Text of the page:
Sugarcane Ratoon Management

Ratoon cropping is an old system which has been practised for many years, especially in the tropics. Although the origin of ratooning is probably not known for any particular crop, it may have begun when man first noticed regrowth of new shoots following cutting of certain crops at harvest, thus producing a new crop without replanting. Also, early man’s observations of grassland regrowth following burning might have created an interest in utilizing regrowth of plants as a basis for multiple harvesting from an original root system.

The word ratoon seems to have originated either from the Latin words retonsus – cut down or mown; or retono – to thunder back, resound; the Spanish – retono fresh shoot or sprout or even the French rejeton – sucker or shoot, scion, descendant, offspring or sprout. The first harvest of a crop is usually called the “plant crop”, and each succeeding harvest is designated “first ratoon,” “second ratoon,” and so on.


Sugarcane varieties

Sugarcane is considered to be mature and ready for harvesting if it attains over 18% (16% in sub-tropical zones) sucrose and 90% purity of cane juice. The varieties, which attain such level at 300 days of age, are considered as early varieties. If these parameters are reached by variety in 360 days, it is considered as mid-late. The main idea of maturity-based classification of varieties is to facilitate harvesting of variety at a proper time to enhance overall recovery and consequently the sugar production.


Extent of ratooning

In India, almost 50 per cent of the cane area is always under ratoons. The percentage of ratoon area is relatively greater in the subtropics than in the tropics. In India, raising one to two ratoons is most common, though there are instances of many ratoons or “multi-ratoons” in certain pockets of Tamil Nadu, Andhra Pradesh and Karnataka. In commercial planting, as already stated, one or two ratoons are most common in India. Many sugarcane growing countries raise several ratoons.


Ratoon yields

Cane yield decline in successive ratoons is a common phenomenon in most of the sugarcane growing countries of the world. A 10 per cent yield decline is considered quite normal. In several countries, ratoon yields are either same as plant crops or sometimes higher than the plant crops if managed properly. The average yield gap between plant and the ratoon crop in the country is 20-25 per cent. The gap is higher in the subtropical states. Because of the lower yields, even though ratoons occupy about 50 per cent of the cane area, their contribution to the total cane production is only around 30 per cent. Low ratoon yields are one of the reasons for the low average yield of the country. The major causes for yield decline in ratoons in our country are:

  •  ‘Free’ – or ‘gift crop’ attitude of the farmers towards ratoons and therefore poor ratoon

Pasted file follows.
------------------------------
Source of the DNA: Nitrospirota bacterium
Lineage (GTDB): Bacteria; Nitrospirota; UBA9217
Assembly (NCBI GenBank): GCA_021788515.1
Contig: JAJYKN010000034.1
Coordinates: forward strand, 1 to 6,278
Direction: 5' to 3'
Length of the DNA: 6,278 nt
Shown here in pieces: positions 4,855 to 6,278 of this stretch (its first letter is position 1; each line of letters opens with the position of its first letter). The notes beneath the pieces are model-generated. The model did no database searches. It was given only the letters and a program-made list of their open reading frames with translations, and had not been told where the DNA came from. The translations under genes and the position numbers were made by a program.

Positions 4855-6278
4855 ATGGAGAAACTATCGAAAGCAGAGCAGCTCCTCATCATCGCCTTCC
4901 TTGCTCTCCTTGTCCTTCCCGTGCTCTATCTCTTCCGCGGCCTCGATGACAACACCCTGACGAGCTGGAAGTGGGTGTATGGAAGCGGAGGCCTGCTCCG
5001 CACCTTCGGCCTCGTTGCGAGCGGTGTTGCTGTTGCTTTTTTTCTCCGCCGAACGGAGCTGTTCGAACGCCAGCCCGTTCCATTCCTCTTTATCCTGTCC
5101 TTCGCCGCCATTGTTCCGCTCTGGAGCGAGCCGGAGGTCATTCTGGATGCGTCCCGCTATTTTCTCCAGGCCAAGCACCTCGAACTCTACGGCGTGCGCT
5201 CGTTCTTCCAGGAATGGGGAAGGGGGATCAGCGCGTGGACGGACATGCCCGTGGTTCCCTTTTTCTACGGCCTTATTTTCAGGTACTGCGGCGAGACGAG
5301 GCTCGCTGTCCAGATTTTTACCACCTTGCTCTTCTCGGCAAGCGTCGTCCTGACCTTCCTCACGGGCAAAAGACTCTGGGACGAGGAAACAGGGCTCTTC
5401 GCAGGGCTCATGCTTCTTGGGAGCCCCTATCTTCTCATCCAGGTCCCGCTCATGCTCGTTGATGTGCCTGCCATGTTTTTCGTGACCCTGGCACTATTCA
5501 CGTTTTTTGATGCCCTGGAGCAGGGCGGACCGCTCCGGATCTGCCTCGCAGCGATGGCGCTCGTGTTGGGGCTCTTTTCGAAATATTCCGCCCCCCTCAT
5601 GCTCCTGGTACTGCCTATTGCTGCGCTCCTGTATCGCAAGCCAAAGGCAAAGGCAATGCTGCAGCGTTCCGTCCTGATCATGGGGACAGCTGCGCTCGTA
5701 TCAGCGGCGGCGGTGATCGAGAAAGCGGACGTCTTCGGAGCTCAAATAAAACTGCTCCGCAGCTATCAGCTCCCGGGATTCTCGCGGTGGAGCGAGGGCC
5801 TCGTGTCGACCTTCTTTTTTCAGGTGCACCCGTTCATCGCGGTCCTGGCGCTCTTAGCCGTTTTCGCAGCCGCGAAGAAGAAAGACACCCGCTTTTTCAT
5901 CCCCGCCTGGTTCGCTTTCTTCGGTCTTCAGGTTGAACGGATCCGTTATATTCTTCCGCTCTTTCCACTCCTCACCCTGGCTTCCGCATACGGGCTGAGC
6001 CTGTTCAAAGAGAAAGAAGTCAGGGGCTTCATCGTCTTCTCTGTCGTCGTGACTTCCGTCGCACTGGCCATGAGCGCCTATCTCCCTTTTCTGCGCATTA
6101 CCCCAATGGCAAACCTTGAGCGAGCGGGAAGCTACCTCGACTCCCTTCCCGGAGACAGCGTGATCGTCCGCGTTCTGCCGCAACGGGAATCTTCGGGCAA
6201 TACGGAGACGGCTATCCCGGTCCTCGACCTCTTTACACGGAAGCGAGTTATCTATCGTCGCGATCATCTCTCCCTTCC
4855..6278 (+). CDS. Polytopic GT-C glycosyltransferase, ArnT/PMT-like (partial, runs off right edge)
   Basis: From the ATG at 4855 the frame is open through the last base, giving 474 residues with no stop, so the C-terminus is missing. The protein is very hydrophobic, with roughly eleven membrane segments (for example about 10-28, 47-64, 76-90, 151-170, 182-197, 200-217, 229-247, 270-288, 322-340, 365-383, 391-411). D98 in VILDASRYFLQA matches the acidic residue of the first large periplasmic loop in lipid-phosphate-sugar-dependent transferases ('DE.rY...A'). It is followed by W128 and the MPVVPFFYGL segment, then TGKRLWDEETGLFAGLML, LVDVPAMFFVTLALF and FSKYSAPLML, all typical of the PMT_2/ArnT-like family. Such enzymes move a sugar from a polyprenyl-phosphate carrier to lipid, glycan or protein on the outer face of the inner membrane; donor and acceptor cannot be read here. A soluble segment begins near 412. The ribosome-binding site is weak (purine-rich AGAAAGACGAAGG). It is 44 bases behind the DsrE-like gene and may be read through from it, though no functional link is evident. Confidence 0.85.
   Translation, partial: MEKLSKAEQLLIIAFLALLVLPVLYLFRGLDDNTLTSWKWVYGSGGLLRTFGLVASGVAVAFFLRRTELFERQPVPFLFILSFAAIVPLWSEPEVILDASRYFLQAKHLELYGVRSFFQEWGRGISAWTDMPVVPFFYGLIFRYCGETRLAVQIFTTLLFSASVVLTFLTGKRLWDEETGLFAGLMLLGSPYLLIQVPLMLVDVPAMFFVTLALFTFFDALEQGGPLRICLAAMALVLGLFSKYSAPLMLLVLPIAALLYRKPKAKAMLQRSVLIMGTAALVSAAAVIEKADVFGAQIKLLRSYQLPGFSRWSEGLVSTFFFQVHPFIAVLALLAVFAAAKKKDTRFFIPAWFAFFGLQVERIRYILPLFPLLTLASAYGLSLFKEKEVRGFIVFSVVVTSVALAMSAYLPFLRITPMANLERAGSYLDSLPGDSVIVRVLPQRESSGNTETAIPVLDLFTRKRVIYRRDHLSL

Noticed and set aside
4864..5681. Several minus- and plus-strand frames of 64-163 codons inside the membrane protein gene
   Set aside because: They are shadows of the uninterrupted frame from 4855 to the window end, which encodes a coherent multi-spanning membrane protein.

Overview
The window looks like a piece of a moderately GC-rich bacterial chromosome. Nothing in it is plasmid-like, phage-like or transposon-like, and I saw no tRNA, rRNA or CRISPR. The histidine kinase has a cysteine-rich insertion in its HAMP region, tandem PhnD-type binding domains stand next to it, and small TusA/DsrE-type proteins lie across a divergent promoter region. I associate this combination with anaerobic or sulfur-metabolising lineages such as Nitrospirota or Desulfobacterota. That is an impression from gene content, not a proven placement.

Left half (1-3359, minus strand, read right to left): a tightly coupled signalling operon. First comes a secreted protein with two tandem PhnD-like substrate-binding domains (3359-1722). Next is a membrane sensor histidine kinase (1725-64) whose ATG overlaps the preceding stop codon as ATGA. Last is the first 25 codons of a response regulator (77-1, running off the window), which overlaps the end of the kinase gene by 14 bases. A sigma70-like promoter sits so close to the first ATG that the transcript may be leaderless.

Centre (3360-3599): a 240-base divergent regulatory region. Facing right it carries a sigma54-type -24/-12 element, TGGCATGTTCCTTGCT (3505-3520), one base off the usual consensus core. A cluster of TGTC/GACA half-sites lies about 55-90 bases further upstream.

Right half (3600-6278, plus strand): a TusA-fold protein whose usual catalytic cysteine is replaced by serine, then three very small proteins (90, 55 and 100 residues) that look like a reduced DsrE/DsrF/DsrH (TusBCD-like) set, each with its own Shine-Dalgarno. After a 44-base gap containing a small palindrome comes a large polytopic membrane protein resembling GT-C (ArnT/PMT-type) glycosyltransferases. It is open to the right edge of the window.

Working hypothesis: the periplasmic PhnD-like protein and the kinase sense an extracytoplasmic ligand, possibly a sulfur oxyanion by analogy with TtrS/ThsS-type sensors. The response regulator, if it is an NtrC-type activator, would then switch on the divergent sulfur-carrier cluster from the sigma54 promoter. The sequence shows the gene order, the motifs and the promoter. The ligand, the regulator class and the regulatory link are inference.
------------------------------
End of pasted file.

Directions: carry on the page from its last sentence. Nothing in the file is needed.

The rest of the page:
crop management.
  • Reduced initial population because of reduced stubble sprouting.
  • The decline in the soil nutrient status.
  •  Soil compaction and poor soil physical status.
  • More incidence of pests and diseases.
  • Adverse weather conditions at the time of plant crop harvest, mostly in the sub tropics

Because of the ‘free crop’ attitude, most farmers neglect ratoons in all aspects of crop management, particularly, all monetary inputs are either not given or given in fewer quantities.
They are content with whatever the cane yield they get. They consider it as a ‘bonus’. But when we consider productivity regarding output per unit area per unit time, poor ratoons means a colossal waste of our land resources.


Poor sprouting

Stubble deterioration is a common cause for inadequate sprouting. In the subtropics, winter harvested crops do not give good ratoons because of lack of sprouting due to low temperatures. Late harvested canes also cause stubble failure due to high temperature. Under wet soil conditions, sprouting fails. Low sprouting may also be due to certain pests and diseases. It has been observed that from white woolly aphid affected plant crops, ratoon sprouting is seriously affected, even total failure has been noticed.


Decline in soil nutrient status

The plant crop stands in the field for a minimum of one year. During that period it experiences at least one rainy monsoon season. Also, large quantities of irrigation water would have passed through its root zone. Therefore, by the time the plant crop is harvested, the soil gets depleted of nutrients due to crop uptake and losses of applied and native nutrients through leaching and other means.


Soil compaction

Soil compaction occurs due to irrigation, movement of animals and humans as well as machinery. Compaction due to machines is practically nil or insignificant in our country as almost all operations are manually carried out. Soil compaction (increase in bulk density) Leads to poor soil aeration and reduced water holding capacity. It affects root growth severely. This is why ratoon root system is always less extensive than the plant crop, particularly under inadequate crop management.


Pests and diseases

Ratoons, in general, are more prone to pest and disease attack as they are weak and less vigorous in most situations. Three diseases, viz. the RSD, GSD and smut are more severe in ratoons than the plant crops. Several insect pests are also more in ratoons.


Ratoon Management Practices(Click here)

Advantages and Disadvantages of Ratooning in Sugarcane(Click here)



  • Sugarcane Breeding Institute, Coimbatore-641 007
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